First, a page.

بحسب استبيان اعدته مؤسسة مسارات للتنمية الثقافية والاعلامية تبين ان معدل تعرض المواطن العراقي لرسائل الكراهية وصل الى 37 رسالة في اليوم موزعة بمعدل 3 رسائل كراهية من التلفزيون،و16
According to a survey conducted by MASARAT Institution for Cultural and Media Development, the Iraqi citizen is revealed to be exposed to hate messages that amount to 37 messages per day, distributed to 3 hate messages via TV, 16 messages via printed journalism, and another 18 ones from the social media networks. In other words, an average of 8% from TV channels, 43% from press and 49% from social media.
The survey indicated that Iraqi citizens spend more than 5 hours a day following social media, one hours watching TV and 80 seconds reading newspapers per day.
Such percentages indicate the dangers and levels of exposure of Iraqis to hatred discourse through the three aforesaid types of media given the fact that the family, the school or the concerned authorities cannot control the incoming messages of social media network, and that there is no moral or legal imperative which may restrict the danger of such messages. This makes the citizen susceptible to cultural/thought invasion without having any kind of protection or any preventive tool to safeguard people from hatred campaigns targeting the people.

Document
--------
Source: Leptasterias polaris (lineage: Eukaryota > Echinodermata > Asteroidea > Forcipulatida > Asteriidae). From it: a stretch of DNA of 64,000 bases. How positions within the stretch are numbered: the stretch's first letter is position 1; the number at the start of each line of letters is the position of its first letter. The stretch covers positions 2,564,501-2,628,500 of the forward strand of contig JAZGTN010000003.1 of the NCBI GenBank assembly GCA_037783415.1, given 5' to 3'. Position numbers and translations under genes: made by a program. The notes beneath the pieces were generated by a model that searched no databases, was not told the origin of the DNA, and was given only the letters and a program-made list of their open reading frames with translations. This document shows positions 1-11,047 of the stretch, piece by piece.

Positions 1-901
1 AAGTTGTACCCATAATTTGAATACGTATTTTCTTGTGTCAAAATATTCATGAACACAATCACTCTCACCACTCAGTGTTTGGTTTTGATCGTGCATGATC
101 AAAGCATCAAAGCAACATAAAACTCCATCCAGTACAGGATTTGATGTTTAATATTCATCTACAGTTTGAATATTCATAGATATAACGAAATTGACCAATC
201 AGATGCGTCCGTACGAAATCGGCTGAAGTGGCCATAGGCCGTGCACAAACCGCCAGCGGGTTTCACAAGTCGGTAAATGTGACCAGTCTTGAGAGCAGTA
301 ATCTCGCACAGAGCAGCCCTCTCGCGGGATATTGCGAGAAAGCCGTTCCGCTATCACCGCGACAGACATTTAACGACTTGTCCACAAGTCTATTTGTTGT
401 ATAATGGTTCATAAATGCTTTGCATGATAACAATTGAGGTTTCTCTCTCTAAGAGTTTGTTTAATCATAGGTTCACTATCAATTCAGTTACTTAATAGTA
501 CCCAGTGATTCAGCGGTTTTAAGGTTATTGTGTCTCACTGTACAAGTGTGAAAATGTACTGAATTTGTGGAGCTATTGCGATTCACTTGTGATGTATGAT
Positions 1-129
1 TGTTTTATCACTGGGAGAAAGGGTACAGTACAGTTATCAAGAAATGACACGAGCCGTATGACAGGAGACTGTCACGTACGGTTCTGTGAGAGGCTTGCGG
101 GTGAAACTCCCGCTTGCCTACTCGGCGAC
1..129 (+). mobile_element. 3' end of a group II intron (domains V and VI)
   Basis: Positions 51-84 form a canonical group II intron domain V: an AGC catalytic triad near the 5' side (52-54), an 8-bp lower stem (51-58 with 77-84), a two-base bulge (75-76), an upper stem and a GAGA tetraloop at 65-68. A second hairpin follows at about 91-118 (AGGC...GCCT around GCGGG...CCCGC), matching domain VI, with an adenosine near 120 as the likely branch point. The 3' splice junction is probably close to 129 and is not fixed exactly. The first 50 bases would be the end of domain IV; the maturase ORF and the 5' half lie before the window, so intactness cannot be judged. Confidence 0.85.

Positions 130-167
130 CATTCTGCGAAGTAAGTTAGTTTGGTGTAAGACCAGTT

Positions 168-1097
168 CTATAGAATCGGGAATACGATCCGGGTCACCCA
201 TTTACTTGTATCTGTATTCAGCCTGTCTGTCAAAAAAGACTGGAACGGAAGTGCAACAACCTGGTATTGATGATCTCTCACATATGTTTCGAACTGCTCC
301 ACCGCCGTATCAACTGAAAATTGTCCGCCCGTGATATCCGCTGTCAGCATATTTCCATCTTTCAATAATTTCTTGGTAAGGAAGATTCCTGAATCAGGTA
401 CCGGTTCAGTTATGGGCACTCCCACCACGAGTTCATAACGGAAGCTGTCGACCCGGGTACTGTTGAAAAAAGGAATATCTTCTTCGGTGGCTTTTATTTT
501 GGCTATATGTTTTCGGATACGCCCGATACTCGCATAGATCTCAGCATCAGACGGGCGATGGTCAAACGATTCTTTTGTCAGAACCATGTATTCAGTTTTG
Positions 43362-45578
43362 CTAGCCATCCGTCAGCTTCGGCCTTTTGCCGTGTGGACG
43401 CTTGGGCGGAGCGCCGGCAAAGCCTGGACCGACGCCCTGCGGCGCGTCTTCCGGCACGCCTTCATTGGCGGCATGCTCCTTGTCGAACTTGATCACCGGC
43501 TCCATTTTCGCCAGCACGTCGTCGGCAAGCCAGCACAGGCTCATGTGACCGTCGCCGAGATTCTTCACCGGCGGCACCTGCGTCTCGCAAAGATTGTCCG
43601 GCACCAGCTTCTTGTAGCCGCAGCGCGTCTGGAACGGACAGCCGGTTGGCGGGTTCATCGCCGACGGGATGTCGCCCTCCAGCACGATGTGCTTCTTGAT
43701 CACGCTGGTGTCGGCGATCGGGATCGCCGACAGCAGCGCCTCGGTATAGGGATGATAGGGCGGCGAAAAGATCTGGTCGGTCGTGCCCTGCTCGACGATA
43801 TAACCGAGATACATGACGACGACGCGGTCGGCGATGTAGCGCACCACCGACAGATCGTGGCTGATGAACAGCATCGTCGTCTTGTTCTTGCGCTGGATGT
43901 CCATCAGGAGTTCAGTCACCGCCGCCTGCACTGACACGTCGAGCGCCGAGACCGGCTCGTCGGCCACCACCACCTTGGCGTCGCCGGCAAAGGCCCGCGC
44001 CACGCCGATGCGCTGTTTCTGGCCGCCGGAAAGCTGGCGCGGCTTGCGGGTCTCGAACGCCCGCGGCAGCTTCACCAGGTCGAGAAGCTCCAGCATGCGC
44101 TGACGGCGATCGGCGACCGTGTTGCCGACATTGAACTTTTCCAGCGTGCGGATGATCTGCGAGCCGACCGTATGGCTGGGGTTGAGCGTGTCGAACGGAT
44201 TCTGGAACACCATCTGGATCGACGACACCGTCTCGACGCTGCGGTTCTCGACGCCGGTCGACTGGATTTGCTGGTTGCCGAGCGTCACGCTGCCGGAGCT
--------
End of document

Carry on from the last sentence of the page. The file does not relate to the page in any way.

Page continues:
Alaa Hameed, anthropologist researcher and member of Board of Director in MASARAT, in his analysis of these results, pointed out that “there is a clear growth in the employment of social media tools in spreading the culture of hatred, since these tools are available for everybody, and they require no highly complicated skills to use them. In addition to the fact that the indicator of concentration of hatred in the social media rather than the TV due to the difference between both types, as TVs require some technical requirements as well as high financial costs, unlike social media means.”
The survey results depend on observing the favorite channels and newspapers of the experimental group, i.e., the research sample only, as well as observing and following what they encounter in their personal social media accounts. It’s worth mentioning that this survey is part of a larger campaign to encounter hate speech and hate discourse in Iraqi Media outlets led by MASARAT Institution. Other results will be published successively.